Fourteen Lower Sixth pupils and four members of WGS staff embarked on the first visit to The Gambia since 2019 during the final week of the Autumn Term. The trip was led by Ms Browning, accompanied by Miss Bruce, Mrs Edge and Ms Halfhide. The group departed Manchester Airport on Sunday 11th December, returning home on Monday 19th December.
Before departure, the team were tasked with fundraising £8,000 to help fund various projects, specifically at the Mama Tamba Nursery School in Illiassa. Fundraising activities this year included a teddy tombola, the hugely popular Family Fortunes event, a dog show at the PTA Spring Fair, a 5K colour run and the 17-mile-long Welsh three peaks challenge. The money raised from these and other activities has contributed towards the sponsorship of the teachers working in the nursery school, which ensures that all the children are able to go to school at no cost.
Additionally, the money raised was used to build a new kitchen area for the multi-purpose hall, a space used by the school and local community which opened in 2018 with the help of funds raised by WGS, as well as four new guest houses which can accommodate visiting teachers and school groups. The ‘bantaba’ (a Gambian bantaba is a traditional meeting place with open sides and a roof) was also repaired with the money raised by this group.
Over the course of the week, the group took part in a number of activities which included artistic projects, teaching the children at the Mama Tamba Nursery and exploring The Gambia. After a five-hour journey by ferry and jeep, the group arrived at the school where they had some refreshments and began working on painting three baobab trees in the area surrounding the multi-purpose hall.
Bella explained: “Grace, Shenara and I had carefully planned creative intricate patterns, presuming the trees would provide a smooth canvas for us to decorate. How wrong were we! Instead, we were met with these huge trees, vast and uneven bark with deep ridges and grooves all around the 5-meter diameter. With no time to waste, we quickly drew up new simpler designs and with very limited paint, it truly was a test. Children from the surrounding houses were quickly on hand to help; they thoroughly enjoyed being part of the process, painting their hands and leaving personal handprints. They loved getting messy and with it being the first time we met many of them, it was a great bonding experience.”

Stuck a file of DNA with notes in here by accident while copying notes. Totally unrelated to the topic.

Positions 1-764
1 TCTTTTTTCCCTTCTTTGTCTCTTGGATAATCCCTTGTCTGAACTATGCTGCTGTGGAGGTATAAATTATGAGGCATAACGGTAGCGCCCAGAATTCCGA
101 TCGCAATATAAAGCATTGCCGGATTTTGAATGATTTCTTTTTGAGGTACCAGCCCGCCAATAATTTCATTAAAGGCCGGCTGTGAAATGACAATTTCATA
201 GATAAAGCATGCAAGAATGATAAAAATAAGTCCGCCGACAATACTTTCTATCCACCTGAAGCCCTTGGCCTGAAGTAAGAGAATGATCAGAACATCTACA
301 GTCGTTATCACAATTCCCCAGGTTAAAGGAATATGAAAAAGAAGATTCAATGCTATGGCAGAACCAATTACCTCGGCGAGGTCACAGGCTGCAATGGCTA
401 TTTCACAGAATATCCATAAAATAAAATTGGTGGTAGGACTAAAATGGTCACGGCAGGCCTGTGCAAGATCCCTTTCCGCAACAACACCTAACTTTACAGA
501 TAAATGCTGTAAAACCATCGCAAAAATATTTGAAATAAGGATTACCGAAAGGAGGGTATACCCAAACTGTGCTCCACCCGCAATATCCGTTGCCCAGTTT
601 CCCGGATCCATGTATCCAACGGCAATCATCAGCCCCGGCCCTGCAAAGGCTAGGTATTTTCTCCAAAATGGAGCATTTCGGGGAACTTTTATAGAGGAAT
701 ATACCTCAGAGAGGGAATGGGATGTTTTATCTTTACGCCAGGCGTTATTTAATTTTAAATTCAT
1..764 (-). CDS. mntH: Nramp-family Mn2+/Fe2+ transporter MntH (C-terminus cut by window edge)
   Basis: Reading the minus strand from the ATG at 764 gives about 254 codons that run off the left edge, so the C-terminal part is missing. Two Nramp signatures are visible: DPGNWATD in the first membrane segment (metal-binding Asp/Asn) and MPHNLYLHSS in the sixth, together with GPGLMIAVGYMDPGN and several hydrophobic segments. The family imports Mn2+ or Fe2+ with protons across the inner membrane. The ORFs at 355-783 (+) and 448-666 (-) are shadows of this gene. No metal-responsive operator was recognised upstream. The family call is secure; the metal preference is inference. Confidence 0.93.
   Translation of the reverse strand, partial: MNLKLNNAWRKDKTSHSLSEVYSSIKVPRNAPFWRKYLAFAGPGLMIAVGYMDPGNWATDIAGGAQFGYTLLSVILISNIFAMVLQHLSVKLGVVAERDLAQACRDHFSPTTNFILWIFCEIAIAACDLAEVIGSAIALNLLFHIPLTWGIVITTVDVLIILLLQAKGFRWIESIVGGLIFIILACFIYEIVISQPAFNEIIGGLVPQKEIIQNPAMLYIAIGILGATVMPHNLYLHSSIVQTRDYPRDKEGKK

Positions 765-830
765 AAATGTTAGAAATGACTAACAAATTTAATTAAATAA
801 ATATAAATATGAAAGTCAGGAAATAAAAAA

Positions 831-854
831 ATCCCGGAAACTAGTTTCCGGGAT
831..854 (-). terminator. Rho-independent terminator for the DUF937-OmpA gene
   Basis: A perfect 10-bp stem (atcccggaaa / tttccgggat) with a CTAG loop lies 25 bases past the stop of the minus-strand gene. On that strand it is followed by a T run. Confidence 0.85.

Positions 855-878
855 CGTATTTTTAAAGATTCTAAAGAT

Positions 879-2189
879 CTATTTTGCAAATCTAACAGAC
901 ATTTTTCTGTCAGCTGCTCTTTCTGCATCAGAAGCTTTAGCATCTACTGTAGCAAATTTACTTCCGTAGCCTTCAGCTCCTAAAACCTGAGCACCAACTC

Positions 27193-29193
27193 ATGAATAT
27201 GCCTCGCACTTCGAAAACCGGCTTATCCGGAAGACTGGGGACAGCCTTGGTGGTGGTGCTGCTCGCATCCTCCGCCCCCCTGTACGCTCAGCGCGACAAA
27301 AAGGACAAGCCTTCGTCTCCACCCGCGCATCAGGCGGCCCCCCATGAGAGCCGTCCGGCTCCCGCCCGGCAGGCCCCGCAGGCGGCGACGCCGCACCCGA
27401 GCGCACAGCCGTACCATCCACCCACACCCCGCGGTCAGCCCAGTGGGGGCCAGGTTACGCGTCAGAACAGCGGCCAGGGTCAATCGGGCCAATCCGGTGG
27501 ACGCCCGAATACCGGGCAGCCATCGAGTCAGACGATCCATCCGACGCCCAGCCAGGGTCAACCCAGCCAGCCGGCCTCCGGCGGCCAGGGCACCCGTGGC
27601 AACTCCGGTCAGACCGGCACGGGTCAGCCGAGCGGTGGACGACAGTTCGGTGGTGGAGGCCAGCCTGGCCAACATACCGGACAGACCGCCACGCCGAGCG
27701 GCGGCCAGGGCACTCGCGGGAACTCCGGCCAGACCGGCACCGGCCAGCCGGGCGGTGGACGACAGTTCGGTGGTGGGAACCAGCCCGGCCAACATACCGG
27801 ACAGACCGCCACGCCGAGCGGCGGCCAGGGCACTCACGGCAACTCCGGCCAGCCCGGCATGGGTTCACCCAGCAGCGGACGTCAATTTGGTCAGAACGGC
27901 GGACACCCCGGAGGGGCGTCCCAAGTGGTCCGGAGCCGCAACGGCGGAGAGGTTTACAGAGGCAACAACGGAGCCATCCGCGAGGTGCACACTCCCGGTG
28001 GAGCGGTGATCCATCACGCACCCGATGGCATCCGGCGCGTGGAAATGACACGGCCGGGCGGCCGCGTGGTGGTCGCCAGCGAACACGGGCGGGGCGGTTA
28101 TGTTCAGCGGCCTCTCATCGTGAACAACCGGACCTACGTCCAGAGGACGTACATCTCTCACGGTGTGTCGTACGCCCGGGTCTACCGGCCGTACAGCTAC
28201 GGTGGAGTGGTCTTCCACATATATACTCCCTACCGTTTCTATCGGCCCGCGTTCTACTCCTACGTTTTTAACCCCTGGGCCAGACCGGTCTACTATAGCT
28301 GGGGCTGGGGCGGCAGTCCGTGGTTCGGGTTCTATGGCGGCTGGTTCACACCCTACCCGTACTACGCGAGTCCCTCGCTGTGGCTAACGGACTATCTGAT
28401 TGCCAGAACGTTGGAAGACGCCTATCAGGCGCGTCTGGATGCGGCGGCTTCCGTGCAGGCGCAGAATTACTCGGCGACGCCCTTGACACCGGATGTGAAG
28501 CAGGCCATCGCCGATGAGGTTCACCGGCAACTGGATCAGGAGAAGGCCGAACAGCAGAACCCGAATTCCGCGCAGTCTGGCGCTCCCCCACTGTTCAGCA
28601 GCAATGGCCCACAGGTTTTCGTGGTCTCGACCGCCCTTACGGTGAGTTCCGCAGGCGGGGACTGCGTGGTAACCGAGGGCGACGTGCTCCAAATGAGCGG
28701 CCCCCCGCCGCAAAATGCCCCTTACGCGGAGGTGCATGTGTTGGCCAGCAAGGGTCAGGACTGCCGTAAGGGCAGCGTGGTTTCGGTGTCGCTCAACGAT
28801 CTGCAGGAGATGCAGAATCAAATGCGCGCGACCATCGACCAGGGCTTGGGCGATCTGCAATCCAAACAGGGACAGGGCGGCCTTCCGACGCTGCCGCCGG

The group were also tasked with painting the nursery classroom. They first had to whitewash the room so there was a blank canvas on which to work. The group divided up the workload and with the help of Ms Browning and Ms Halfhide they produced new artwork. Now the walls of the classroom are adorned with paintings of the solar system, a counting line, an alphabet tree and shapes. On the project, Sonali said: “Painting the nursery classroom was one of the many highlights of our time at Mama Tamba Nursery School and the experience was a testament to teamwork and perseverance in true Withington fashion.”
The pupils split into three groups to teach children of different ages from three to six years old. Drawing influence from The Gambia’s famous wetland bird life, in one group’s session, the children created birds from paper cups, feathers and string. In another class, the children played games including hokey cokey and Kiln Kiln Tan (duck duck goose) before beginning t-shirt painting and mask decorating activities. In the third class with the youngest of children, Withington pupils helped them create caterpillar hand paintings and moulding plasticine into different shapes. They also sang, learning alphabet and number songs. The children played football with the Withington pupils and staff. We have been able to donate bibs and a ball pump to the school.